A dogged reporter on the four a.m to noon shift at the New York Times was tired. Her mind began to wander while writing the early morning news briefing. That reporter was Tatiana Schlossberg, and she couldn’t stop thinking about climate change.

Three years and many detours later, Ms. Schlossberg has a compelling new work of nonfiction to show for it. Her book, Inconspicuous Consumption, tracks how products we use every day connect to global climate change, covering four industries: technology, food, fashion and fuel.

“There is so much to write about, because it connects to everything,” Ms. Schlossberg said in an interview near the Gay Head Cliffs. “It’s endlessly interesting. It isn’t just about the science. It’s politics, business, health.”

Ms. Schlossberg will take part in the Martha’s Vineyard Book Festival, although Inconspicious Consumption will not be published until August 27.

Ms. Schlossberg said she continually encountered these stories and their connections as a reporter for the New York Times, but she sometimes questioned her authority to write them.

“A lot of the people on the science desk are experts,” she said. “But the great thing about being a reporter is that you don’t have to be an expert. You can learn on the job.”

While moving forward with her career as a climate journalist, she was reminded of her past, she said and her childhood spent playing in the sea. “Being able to come to the Vineyard in the summers like I have, obviously gives me an incredible appreciation for natural beauty and low-lying coastal places.”

While doing graduate work at Oxford University, Ms. Schlossberg became enamored with ocean history, she said, citing W. Jeffrey Bolster’s book, The Mortal Sea: Fishing the Atlantic in the Age of Sail.

“I think you can see so many of the larger global forces at play even in a place that seems as if it is its own little universe, like the Vineyard. My writing about the ocean is where that idea comes through.”

She continued: “Watching how the ocean here has changed over time is an incredible thing. What fish are here, when they’re here, how big they are, what the fishermen are saying about how far they have to go, what the trawlers are doing. Those are all valuable stories.”

While history and journalism were a start, Ms. Schlossberg’s book came out of a desire to reach people in a different way. “I wanted to say to the reader, I was like you and didn’t know any of this stuff. So, let’s learn about it together. I wanted to be more of a guide than a lecturer.”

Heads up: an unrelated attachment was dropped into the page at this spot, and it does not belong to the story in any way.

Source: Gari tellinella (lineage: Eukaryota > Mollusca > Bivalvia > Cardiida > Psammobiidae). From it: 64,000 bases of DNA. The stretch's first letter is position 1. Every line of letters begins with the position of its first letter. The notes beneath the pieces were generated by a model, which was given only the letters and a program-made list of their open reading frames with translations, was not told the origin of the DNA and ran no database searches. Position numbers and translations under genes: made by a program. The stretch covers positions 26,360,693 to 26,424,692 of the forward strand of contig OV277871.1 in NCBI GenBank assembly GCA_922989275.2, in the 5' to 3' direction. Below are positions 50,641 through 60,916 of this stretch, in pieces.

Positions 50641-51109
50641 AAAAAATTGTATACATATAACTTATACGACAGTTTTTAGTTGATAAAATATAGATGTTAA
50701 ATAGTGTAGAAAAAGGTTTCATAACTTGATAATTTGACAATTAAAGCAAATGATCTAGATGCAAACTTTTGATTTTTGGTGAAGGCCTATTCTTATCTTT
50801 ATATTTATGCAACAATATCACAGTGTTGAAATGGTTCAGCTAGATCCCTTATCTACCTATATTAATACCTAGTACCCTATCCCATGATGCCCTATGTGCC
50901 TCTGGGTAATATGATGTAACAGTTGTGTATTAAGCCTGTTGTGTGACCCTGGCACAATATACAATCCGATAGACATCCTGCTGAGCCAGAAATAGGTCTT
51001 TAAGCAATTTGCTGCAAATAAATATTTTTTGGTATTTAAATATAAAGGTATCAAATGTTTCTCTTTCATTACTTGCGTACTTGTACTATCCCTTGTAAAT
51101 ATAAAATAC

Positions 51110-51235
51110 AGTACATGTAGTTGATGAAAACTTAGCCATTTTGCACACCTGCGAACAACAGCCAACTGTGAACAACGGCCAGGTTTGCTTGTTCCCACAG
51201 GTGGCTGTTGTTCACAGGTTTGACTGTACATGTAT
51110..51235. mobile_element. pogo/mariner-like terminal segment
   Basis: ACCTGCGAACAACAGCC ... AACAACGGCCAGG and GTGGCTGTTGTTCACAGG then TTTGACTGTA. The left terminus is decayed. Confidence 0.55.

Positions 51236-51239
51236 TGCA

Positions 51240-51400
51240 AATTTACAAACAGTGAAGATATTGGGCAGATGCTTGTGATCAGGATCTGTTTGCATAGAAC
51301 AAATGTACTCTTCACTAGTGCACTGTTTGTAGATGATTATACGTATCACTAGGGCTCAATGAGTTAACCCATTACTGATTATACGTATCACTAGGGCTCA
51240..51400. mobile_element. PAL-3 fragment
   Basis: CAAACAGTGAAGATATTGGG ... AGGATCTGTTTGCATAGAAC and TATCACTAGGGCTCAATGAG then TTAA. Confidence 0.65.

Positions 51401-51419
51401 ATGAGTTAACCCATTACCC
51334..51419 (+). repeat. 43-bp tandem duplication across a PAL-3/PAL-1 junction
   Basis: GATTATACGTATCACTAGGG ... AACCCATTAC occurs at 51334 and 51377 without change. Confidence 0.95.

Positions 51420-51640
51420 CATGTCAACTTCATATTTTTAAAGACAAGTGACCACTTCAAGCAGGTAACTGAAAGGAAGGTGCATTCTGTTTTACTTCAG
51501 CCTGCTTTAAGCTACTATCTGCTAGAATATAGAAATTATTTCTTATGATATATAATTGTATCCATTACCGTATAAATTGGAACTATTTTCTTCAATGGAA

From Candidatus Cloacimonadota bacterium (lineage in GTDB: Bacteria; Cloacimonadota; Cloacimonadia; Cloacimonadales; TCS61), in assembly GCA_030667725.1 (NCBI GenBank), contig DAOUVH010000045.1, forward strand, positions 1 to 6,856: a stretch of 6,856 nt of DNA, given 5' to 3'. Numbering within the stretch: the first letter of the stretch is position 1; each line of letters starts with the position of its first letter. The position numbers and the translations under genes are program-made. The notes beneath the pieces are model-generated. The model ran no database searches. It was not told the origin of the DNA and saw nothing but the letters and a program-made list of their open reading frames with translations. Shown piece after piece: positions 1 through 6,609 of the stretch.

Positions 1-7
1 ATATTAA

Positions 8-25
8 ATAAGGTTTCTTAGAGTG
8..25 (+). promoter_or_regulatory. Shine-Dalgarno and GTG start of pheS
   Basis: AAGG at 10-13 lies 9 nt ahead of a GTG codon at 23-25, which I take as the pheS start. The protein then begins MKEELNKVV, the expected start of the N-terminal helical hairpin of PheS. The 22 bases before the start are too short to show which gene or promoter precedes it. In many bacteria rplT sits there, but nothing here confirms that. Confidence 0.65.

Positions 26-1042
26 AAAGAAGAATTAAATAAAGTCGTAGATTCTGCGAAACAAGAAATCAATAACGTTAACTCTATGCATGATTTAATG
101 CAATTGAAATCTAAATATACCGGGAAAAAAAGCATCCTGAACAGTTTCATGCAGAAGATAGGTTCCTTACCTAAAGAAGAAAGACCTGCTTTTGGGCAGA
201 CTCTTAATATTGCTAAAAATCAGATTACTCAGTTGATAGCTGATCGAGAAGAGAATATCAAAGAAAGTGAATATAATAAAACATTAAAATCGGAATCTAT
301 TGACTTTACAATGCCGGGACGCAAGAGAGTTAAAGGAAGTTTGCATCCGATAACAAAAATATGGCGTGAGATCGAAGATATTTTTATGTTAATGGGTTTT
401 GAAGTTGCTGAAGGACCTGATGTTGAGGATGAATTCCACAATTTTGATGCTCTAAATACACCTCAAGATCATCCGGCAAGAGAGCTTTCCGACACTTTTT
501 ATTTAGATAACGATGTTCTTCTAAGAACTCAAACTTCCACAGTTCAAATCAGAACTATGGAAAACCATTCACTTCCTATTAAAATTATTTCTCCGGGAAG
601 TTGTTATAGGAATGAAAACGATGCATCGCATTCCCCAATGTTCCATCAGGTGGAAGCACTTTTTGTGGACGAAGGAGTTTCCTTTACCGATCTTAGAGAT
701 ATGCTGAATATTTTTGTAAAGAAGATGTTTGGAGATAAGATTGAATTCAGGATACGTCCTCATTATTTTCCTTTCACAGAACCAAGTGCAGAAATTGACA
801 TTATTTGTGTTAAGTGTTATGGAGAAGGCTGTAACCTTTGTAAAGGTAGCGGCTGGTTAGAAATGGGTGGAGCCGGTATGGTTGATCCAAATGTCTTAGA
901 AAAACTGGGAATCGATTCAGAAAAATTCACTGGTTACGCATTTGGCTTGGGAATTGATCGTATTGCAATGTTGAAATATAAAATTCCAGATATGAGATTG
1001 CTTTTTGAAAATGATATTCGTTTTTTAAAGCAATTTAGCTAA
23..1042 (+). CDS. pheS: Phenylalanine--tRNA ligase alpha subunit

Working on stories for the New York Times gave Ms. Schlossberg the background she needed, but an accessible book, complete with humor, was the goal.

“A lot of climate journalism is intimidating to people because they feel like, oh, it’s about science and I’m not going to understand it. So trying to avoid overusing technical language was important to me. To have it be fun, interesting and accessible. Yes, it’s scary and alarming, but there are so many ways to be excited about it, and to approach the problems.”

At first glance, Inconspicuous Consumption could make a reader feel hopeless. The roses you bought for Valentine’s Day? 114 million liters of fuel and 360,000 metric tons of carbon dioxide were probably spent to import them. The TV series you streamed on Netflix? That burned coal in Virginia. Your workout apparel? It’s made from crude oil.

Anxious yet? So is Ms. Schlossberg. But humor surfaces when she takes matters into her own hands.

In a chapter about technology and energy usage, statistics from the National Resources Defense Council are tempered with wit and self awareness. She writes: “Cut to me, lying on the floor of my apartment with my watt measurer in hand, trying to figure out how much electricity my devices use in different states of on, idle and off. I took some action shots, but I’m not sure they totally capture the thrill of the chase. I will leave you to imagine the excitement, the passion, and the general hysteria that characterized this experiment.”

A part of Ms. Schlossberg’s journey, she said, is understanding that personal choices are not the be all, end all.

“I hope people understand that individual actions matter in that they matter to you, and you want to live in line with your values. But it’s going to be hard to get seven billion people to behave the same way and those kinds of changes don’t usually come without bigger social and policy transformations. So we need to be demanding those things.”

Inconspicuous Consumption’s goal is not to paralyze consumers, rendering readers unable to purchase floss or shampoo at the store. Instead, the book imagines a world where companies take responsibility for the life cycles of their products.

Otherwise, as Ms. Schlossberg points out in her book: “If we don’t get started now, the world ends and the rats take over.”

On Saturday, August 3 at 3 p.m., Tatianna Schlossberg will take part in the panel called The Future of Life on Earth: Migration, Immigration and Climate Change. On Sunday, Agust 4 at 9:50 a.m., she will participate in a discussion with Alexandra Styron.